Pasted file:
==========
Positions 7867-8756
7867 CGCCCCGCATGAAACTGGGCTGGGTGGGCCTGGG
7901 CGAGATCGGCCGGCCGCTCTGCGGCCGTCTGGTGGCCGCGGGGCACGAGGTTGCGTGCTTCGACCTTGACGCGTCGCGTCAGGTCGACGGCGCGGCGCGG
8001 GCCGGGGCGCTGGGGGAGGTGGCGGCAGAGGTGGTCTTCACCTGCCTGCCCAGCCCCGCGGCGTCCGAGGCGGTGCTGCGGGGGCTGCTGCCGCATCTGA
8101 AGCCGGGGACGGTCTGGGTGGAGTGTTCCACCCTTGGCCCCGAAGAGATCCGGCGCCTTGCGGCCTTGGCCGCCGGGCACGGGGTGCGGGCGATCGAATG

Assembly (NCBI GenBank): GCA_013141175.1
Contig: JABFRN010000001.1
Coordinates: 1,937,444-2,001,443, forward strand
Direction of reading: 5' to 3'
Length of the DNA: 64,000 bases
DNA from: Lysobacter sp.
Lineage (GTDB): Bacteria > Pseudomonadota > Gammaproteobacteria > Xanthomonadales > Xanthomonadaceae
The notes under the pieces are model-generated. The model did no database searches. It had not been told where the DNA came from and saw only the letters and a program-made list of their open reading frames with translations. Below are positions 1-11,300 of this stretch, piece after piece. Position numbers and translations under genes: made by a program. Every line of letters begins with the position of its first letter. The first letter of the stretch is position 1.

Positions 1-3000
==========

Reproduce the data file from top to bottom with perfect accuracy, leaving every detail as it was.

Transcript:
Positions 7867-8756
7867 CGCCCCGCATGAAACTGGGCTGGGTGGGCCTGGG
7901 CGAGATCGGCCGGCCGCTCTGCGGCCGTCTGGTGGCCGCGGGGCACGAGGTTGCGTGCTTCGACCTTGACGCGTCGCGTCAGGTCGACGGCGCGGCGCGG
8001 GCCGGGGCGCTGGGGGAGGTGGCGGCAGAGGTGGTCTTCACCTGCCTGCCCAGCCCCGCGGCGTCCGAGGCGGTGCTGCGGGGGCTGCTGCCGCATCTGA
8101 AGCCGGGGACGGTCTGGGTGGAGTGTTCCACCCTTGGCCCCGAAGAGATCCGGCGCCTTGCGGCCTTGGCCGCCGGGCACGGGGTGCGGGCGATCGAATG

Assembly (NCBI GenBank): GCA_013141175.1
Contig: JABFRN010000001.1
Coordinates: 1,937,444-2,001,443, forward strand
Direction of reading: 5' to 3'
Length of the DNA: 64,000 bases
DNA from: Lysobacter sp.
Lineage (GTDB): Bacteria > Pseudomonadota > Gammaproteobacteria > Xanthomonadales > Xanthomonadaceae
The notes under the pieces are model-generated. The model did no database searches. It had not been told where the DNA came from and saw only the letters and a program-made list of their open reading frames with translations. Below are positions 1-11,300 of this stretch, piece after piece. Position numbers and translations under genes: made by a program. Every line of letters begins with the position of its first letter. The first letter of the stretch is position 1.

Positions 1-3000